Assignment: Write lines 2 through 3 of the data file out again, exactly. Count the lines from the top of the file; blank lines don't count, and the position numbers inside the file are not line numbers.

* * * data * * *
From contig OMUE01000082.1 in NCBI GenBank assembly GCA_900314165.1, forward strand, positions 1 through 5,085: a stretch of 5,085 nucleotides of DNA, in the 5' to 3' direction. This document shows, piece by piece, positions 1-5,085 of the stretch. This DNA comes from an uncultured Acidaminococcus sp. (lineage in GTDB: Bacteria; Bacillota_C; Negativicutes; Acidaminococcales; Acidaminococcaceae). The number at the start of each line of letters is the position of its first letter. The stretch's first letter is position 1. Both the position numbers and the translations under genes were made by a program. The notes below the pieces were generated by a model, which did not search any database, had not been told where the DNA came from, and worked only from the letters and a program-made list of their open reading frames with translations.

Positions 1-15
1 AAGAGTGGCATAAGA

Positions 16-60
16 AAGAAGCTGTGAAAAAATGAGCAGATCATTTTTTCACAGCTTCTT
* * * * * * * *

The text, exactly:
Positions 1-15
1 AAGAGTGGCATAAGA